Restaurants Eliminate Automatic Tip Policy
by Jason Lamb
NASHVILLE, Tenn. – An IRS rule change may prompt restaurants all over the country to end their long-standing practices of adding automatic gratuities to the tabs of large groups.
It's a common practice for a restaurant to tack on the gratuity as a means to protect their waiters and waitresses, who can make as little as $2.13 an hour, and depend on tips for much of their income.
Beginning in 2014, the IRS is treating automatic gratuities as wages, arguing that a gratuity can't be considered a true tip if it's not voluntary. That change forces those automatic tips to be taxed and held until the next paycheck, creating a paperwork nightmare for restaurants.
"It's complicated enough as it is the way the tax system is set up," said Greg Hilbourn with Germantown Café in Nashville. "To add one more thing to it is one more piece of work."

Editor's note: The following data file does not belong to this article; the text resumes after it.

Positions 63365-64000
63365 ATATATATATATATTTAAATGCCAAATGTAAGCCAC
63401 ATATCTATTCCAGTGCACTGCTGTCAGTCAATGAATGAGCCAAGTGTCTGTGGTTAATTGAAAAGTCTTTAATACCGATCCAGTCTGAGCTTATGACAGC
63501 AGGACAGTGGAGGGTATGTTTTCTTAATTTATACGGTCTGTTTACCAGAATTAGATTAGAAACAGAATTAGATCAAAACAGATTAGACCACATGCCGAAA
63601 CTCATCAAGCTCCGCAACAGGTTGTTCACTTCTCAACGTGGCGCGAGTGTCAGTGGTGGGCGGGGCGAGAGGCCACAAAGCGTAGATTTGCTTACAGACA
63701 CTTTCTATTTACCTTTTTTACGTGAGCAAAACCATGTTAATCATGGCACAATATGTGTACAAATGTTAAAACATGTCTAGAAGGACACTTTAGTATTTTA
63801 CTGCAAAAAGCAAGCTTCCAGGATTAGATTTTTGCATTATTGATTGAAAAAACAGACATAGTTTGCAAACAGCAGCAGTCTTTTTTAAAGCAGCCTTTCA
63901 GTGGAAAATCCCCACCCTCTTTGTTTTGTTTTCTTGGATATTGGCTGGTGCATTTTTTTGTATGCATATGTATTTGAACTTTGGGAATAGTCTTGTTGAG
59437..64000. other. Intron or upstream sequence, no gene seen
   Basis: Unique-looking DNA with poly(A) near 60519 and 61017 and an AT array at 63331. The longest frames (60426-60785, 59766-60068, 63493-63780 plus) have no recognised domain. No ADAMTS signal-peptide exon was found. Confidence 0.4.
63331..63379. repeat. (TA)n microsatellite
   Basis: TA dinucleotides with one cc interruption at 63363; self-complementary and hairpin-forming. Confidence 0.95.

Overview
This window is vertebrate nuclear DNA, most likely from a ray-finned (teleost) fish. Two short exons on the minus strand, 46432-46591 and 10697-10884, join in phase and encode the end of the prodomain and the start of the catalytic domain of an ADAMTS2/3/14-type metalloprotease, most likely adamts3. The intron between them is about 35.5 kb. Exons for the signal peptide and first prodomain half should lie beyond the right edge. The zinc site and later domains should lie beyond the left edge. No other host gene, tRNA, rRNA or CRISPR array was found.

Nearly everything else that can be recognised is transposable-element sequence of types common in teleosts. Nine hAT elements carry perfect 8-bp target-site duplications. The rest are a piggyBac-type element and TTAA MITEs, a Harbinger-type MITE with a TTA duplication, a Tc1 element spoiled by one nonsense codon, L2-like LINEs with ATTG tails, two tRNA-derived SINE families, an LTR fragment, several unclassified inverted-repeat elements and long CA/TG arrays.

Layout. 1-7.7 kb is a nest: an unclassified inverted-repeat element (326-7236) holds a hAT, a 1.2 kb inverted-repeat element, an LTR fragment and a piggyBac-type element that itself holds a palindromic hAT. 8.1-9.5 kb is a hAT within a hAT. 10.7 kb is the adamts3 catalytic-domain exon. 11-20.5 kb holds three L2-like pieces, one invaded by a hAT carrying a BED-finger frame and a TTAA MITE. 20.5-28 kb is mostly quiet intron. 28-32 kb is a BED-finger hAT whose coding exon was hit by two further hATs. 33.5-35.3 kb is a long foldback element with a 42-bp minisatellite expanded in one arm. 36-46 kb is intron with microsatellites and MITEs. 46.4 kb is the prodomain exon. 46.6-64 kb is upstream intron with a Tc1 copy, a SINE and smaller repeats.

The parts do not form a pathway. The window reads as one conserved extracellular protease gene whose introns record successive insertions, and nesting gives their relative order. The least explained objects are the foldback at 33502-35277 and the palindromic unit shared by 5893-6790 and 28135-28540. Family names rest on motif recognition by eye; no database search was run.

So instead, many restaurants are now simply doing away with their automatic tips policies altogether to avoid the complications. The move potentially puts servers at risk of getting stiffed by customers who tip poorly, or who think the tip is already included.
The IRS rule has prompted changes at some big nationwide chains.
Olive Garden and Texas Roadhouse are just two chains who say they've now done away with their automatic tipping policies.